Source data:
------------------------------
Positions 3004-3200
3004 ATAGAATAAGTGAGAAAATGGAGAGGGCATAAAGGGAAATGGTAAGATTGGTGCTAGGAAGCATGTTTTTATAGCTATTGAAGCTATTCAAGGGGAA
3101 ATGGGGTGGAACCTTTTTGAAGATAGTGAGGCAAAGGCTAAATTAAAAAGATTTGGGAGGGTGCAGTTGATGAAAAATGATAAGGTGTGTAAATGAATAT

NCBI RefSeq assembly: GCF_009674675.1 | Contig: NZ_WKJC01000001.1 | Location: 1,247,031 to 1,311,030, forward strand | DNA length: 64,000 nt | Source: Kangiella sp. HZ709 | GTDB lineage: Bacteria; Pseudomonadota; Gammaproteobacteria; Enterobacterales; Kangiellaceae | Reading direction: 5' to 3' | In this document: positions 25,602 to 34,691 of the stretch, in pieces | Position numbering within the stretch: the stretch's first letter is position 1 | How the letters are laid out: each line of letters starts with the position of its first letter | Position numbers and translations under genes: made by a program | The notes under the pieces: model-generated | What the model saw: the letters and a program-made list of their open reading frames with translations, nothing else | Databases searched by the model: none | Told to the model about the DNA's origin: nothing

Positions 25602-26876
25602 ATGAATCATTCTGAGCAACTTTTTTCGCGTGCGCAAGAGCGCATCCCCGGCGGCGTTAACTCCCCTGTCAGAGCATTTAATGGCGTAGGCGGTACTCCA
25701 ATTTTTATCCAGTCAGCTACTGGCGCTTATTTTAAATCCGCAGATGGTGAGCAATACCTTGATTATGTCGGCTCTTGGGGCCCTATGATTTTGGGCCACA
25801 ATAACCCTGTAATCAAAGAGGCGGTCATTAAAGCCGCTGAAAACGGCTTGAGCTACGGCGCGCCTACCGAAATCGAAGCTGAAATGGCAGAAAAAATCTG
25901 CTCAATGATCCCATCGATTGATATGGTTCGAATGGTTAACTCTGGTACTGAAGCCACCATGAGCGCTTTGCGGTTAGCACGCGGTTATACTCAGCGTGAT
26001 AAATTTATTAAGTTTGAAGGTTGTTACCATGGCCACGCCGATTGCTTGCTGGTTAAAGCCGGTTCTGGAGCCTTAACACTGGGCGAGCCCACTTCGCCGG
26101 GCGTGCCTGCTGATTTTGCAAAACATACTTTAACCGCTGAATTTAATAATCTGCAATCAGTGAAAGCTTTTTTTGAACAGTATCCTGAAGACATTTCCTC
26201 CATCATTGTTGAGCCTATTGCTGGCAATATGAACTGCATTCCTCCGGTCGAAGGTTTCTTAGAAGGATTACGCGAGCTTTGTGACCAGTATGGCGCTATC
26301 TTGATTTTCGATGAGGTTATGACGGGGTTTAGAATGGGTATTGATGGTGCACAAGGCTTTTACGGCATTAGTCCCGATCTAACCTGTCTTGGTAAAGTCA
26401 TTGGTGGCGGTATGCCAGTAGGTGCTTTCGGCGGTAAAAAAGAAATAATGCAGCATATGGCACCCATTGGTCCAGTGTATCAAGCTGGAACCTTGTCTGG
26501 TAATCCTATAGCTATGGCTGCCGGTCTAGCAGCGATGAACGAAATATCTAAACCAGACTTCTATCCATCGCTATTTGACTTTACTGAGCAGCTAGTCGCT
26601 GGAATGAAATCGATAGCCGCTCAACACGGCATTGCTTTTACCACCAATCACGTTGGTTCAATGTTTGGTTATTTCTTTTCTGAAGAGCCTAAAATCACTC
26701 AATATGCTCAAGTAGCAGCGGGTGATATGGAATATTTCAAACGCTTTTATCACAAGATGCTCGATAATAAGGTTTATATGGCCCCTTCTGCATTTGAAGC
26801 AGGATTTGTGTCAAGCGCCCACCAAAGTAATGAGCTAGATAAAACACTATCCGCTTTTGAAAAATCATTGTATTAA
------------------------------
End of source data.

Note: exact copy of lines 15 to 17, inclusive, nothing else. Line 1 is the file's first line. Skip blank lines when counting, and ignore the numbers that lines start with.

26501 TAATCCTATAGCTATGGCTGCCGGTCTAGCAGCGATGAACGAAATATCTAAACCAGACTTCTATCCATCGCTATTTGACTTTACTGAGCAGCTAGTCGCT
26601 GGAATGAAATCGATAGCCGCTCAACACGGCATTGCTTTTACCACCAATCACGTTGGTTCAATGTTTGGTTATTTCTTTTCTGAAGAGCCTAAAATCACTC
26701 AATATGCTCAAGTAGCAGCGGGTGATATGGAATATTTCAAACGCTTTTATCACAAGATGCTCGATAATAAGGTTTATATGGCCCCTTCTGCATTTGAAGC